Below is a list of in-print works in this collection, presented in series order or publication order as applicable.Sort by title, author, format, publication date, or price » Sort by title, author, format, publication date, or price »
Below is a list of in-print works in this collection, presented in series order or publication order as applicable.Sort by title, author, format, publication date, or price »
This discussion considers the iconographic features and radiocarbon dates of two small wood figures reportedly found in the vicinity of Texcoco. One figure represents the water goddess Chalchiuhtlicue, while the other, a nude male figure, may represent a rain deity.
Linares reinterprets the Classic rank-societies of the central Panamanian provinces using archaeological, ecological, iconographic, ethnohistoric, and ethnographic evidence, and concludes that the art of this area used animal motifs as a metaphor for the qualities of aggression and hostility characteristic of local social and political life.
John Scott looks at the characteristics, stylistic evolution, ceramic relationships, and dating of the Danzantes of Monte Albán. The volume includes an illustrated catalogue of the reliefs and an appendix on their petrography and pigmentation.
Townsend offers an interpretation of major examples of Mexica monumental art by identifying three interrelated iconographic themes: the conception of the universe as a sacred structure, the correspondence of the social order and the territory of the nation with the cosmic structure, and the representation of Tenochtitlan as the historically legitimate successor to the civilization of the past.
Using an integrated art historical and anthropological approach, the contributors consider the House of the Bacabs’ context as an elite Maya structure, its excavation and restoration, and its iconographic and epigraphic reconstruction and interpretation, to establish models for understanding Classic Maya social and political life.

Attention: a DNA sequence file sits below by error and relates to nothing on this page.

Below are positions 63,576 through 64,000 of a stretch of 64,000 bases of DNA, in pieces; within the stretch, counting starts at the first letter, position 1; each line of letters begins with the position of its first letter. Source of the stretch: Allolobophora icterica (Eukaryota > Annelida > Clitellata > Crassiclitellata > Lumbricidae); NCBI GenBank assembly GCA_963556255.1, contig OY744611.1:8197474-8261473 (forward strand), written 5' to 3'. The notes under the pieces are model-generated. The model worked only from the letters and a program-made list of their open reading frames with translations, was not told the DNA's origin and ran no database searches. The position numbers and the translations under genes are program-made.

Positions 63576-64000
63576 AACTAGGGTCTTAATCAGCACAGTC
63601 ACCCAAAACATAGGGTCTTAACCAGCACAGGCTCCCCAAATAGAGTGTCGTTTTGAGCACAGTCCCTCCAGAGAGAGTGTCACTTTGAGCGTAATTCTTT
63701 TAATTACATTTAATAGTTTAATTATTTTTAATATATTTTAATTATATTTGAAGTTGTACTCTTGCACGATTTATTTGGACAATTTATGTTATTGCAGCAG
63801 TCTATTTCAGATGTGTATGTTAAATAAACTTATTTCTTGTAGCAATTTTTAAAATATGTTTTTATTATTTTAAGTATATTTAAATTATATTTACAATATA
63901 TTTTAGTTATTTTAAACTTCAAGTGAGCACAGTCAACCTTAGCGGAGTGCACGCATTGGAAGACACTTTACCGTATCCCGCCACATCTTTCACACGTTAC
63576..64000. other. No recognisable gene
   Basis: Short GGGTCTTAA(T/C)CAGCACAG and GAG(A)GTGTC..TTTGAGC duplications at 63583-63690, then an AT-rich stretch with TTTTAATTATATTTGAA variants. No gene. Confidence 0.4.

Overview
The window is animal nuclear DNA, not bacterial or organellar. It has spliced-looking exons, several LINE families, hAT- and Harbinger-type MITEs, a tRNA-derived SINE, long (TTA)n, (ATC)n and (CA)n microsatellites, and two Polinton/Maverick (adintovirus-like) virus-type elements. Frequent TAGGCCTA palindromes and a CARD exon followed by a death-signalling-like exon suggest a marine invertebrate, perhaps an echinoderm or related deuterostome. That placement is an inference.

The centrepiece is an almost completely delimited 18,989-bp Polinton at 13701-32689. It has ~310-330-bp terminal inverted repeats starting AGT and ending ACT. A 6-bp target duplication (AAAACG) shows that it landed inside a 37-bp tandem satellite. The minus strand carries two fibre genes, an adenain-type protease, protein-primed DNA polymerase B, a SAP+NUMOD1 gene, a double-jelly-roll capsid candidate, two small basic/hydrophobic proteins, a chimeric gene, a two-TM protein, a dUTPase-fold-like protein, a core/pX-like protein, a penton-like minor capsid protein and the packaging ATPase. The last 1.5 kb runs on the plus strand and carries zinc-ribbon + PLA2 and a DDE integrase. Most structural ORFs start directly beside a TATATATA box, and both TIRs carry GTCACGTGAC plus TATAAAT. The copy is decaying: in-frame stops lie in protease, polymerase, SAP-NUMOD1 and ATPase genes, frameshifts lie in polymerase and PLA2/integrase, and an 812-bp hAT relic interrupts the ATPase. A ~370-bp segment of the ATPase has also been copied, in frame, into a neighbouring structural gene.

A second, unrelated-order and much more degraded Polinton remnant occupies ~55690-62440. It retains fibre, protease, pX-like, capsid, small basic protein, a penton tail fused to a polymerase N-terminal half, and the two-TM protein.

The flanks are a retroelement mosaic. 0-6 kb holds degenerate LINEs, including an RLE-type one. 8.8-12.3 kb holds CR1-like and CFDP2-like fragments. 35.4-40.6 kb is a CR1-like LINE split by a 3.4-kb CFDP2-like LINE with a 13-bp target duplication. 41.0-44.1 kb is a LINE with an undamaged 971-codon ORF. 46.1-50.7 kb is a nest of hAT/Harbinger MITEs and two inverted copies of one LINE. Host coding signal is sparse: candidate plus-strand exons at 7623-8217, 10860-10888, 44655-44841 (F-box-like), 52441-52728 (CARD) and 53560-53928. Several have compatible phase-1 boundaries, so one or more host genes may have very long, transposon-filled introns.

The authors present evidence that specific place names do exist in Maya inscriptions, and show that identifying these names sheds considerable light on both past and present questions about the Maya.
The Historia Tolteca-Chichimeca was created at a pivotal transitional moment, bridging an era when pictorial manuscripts dominated and one that witnessed the rising hegemony of alphabetic texts. Script and Glyph is a particularly appropriate volume for Dumbarton Oaks, as it crosses the boundaries of Pre-Columbian and Landscape areas of study. The volume is beautifully illustrated with color images from the manuscript itself.
By examining the connections between place and identity in the Classic Maya culture that thrived in the Yucatan peninsula and parts of Guatemala, Belize, and Honduras from 350 to 900 CE, Alexandre Tokovinine addresses one of the crucial research questions in anthropology: How do human communities define themselves in relation to landscapes?
Trepanation is the oldest surgical procedure known from antiquity, but its origins, evolution, and the reasons for doing it remain unclear. Holes in the Head examines trepanation in ancient Peru and explores its origins and spread throughout the Central Andes, focusing on techniques, success rates, and possible motivations for trepanning.
Painted Words presents a facsimile and analysis of a 17th-century pictographic Catholic catechism from colonial Mexico at the Bibliothèque Nationale de France. This book shows they are better understood as indigenous expressions of devotional knowledge—with pictures to aid oral performance—rather than the products of evangelization.
The Archaeology of Mural Painting at Pañamarca, Peru is a richly illustrated volume offering a nuanced account of the modern history of exploration, archaeology, and image making at Pañamarca. It also offers detailed documentation of the new fieldwork carried out by the authors at the site.
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